Structures of the Ultra-High Affinity Protein-Protein Complexes of Pyocins S2 and Ap41 and Their Cognate Immunity Proteins from Pseudomonas AeruginosaJoshi, A., Grinter, R., Josts, I., Chen, S., Wojdyla, J.A., Lowe, E.D., Kaminska, R., Sharp, C., Mccaughey, L., Roszak, A.W., Cogdell, R.J., Byron, O., Walker, D., Kleanthous, C.
(2015) J Mol Biol 427: 2852
- PubMed: 26215615
- DOI: https://doi.org/10.1016/j.jmb.2015.07.014
- Primary Citation of Related Structures:
- PubMed Abstract:
How ultra-high-affinity protein-protein interactions retain high specificity is still poorly understood. The interaction between colicin DNase domains and their inhibitory immunity (Im) proteins is an ultra-high-affinity interaction that is essential for the neutralisation of endogenous DNase catalytic activity and for protection against exogenous DNase bacteriocins. The colicin DNase-Im interaction is a model system for the study of high-affinity protein-protein interactions. However, despite the fact that closely related colicin-like bacteriocins are widely produced by Gram-negative bacteria, this interaction has only been studied using colicins from Escherichia coli. In this work, we present the first crystal structures of two pyocin DNase-Im complexes from Pseudomonas aeruginosa, pyocin S2 DNase-ImS2 and pyocin AP41 DNase-ImAP41. These structures represent divergent DNase-Im subfamilies and are important in extending our understanding of protein-protein interactions for this important class of high-affinity protein complex. A key finding of this work is that mutations within the immunity protein binding energy hotspot, helix III, are tolerated by complementary substitutions at the DNase-Immunity protein binding interface. Im helix III is strictly conserved in colicins where an Asp forms polar interactions with the DNase backbone. ImAP41 contains an Asp-to-Gly substitution in helix III and our structures show the role of a co-evolved substitution where Pro in DNase loop 4 occupies the volume vacated and removes the unfulfilled hydrogen bond. We observe the co-evolved mutations in other DNase-Immunity pairs that appear to underpin the split of this family into two distinct groups.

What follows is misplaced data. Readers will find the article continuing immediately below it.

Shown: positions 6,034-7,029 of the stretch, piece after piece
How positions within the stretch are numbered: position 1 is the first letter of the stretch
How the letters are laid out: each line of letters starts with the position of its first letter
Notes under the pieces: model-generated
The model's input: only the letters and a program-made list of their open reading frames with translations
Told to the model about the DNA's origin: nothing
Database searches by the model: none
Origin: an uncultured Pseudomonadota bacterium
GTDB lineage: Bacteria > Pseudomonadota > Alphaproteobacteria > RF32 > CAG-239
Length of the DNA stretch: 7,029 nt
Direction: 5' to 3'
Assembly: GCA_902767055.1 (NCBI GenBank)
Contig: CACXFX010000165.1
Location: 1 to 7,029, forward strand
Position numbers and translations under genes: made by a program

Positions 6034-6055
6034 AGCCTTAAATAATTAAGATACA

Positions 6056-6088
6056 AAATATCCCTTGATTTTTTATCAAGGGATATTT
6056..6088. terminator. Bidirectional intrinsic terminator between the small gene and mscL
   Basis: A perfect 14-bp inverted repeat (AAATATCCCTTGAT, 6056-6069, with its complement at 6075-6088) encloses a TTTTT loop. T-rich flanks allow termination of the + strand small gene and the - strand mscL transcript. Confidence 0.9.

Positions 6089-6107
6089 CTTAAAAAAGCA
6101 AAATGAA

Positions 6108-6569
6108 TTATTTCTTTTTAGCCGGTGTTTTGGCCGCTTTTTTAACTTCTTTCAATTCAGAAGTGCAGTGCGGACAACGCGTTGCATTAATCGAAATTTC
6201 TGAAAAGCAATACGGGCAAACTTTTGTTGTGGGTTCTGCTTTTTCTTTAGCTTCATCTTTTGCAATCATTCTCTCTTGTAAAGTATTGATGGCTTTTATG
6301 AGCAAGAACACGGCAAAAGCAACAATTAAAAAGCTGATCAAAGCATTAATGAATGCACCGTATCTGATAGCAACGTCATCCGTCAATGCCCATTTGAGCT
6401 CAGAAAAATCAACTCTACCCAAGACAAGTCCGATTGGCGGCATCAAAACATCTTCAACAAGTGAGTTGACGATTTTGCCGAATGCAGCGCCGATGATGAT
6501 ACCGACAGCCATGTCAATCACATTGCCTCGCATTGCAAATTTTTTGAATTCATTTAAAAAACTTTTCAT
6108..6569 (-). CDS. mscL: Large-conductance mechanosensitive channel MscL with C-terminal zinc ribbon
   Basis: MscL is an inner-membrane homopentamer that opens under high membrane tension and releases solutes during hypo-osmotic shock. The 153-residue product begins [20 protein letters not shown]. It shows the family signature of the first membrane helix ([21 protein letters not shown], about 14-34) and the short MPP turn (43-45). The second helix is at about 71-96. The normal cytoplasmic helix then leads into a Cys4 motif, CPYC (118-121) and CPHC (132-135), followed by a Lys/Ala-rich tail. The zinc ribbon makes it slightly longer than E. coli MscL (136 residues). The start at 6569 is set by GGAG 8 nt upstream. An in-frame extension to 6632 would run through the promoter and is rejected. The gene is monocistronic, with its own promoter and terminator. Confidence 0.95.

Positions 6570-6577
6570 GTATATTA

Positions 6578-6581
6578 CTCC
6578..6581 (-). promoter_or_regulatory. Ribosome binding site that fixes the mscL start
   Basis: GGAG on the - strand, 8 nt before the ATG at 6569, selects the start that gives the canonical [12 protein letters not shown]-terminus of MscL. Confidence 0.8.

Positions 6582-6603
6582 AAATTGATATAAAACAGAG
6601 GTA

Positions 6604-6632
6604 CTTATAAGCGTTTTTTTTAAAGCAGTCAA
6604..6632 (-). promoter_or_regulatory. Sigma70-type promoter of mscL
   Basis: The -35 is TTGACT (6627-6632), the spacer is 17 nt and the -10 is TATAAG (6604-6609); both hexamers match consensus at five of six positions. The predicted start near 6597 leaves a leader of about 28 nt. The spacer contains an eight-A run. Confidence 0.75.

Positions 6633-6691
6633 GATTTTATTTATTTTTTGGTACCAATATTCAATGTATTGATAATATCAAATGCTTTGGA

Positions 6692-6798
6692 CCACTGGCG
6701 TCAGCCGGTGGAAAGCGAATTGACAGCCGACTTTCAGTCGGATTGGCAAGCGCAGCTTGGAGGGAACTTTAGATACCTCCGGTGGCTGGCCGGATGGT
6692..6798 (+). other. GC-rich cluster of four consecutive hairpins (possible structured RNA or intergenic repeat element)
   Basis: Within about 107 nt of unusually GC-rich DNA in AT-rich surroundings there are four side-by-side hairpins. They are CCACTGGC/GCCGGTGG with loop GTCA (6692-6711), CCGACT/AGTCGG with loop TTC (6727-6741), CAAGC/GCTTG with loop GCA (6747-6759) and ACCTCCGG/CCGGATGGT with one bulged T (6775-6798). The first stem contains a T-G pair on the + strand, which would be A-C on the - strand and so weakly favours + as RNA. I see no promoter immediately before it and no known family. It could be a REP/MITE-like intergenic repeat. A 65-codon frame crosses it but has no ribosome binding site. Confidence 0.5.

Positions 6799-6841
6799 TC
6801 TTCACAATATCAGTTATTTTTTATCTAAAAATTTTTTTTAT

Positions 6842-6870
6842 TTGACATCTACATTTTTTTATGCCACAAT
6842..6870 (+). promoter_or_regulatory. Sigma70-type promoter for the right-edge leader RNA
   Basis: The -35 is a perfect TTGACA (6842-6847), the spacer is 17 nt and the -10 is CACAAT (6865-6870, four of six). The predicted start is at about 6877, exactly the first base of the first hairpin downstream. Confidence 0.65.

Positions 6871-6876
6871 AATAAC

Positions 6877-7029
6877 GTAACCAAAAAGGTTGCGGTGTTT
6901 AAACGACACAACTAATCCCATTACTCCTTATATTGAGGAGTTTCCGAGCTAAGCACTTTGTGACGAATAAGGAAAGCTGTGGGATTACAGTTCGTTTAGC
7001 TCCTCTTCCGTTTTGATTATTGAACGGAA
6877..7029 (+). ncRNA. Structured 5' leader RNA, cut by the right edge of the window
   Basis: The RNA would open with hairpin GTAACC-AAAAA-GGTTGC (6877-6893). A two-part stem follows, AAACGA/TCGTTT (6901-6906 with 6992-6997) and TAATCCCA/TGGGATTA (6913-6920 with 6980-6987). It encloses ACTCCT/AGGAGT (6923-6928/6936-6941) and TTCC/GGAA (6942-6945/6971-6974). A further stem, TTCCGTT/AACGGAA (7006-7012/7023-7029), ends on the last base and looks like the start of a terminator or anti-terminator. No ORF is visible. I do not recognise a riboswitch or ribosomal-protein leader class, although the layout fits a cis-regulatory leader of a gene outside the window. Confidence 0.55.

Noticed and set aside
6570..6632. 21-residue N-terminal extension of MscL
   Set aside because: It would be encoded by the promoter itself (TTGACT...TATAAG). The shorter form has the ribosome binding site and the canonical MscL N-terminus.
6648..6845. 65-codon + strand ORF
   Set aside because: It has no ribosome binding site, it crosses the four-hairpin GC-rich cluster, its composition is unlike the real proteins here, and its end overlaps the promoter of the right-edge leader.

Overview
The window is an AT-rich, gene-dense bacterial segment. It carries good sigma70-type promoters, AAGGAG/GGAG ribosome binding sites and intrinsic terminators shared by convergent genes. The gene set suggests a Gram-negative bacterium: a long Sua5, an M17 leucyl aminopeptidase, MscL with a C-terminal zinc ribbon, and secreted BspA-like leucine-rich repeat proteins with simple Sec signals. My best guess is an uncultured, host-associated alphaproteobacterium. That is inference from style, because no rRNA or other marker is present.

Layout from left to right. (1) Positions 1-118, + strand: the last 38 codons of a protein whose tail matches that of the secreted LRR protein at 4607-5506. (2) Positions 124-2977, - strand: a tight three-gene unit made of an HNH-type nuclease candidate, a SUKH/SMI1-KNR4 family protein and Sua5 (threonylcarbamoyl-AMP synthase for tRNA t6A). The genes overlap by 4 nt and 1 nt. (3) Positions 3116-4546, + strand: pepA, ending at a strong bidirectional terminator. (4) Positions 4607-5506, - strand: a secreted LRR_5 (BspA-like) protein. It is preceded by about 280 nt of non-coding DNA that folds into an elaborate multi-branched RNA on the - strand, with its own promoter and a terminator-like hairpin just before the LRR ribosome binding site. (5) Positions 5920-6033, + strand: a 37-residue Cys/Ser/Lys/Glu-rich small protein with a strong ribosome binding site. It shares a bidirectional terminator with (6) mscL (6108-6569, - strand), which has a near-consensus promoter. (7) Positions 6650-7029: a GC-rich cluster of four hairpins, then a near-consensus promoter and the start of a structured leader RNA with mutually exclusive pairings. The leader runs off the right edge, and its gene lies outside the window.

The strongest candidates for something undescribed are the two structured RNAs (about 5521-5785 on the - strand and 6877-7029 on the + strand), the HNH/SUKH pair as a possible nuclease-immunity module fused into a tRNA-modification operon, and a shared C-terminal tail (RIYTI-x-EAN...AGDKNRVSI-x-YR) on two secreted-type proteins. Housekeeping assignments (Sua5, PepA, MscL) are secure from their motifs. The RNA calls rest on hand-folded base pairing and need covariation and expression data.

WestCHEM, School of Chemistry, College of Science and Engineering, University of Glasgow, Glasgow G12 8QQ, UK; Institute of Molecular Cell and Systems Biology, College of Medical, Veterinary and Life Sciences, University of Glasgow, Glasgow G12 8QQ, UK.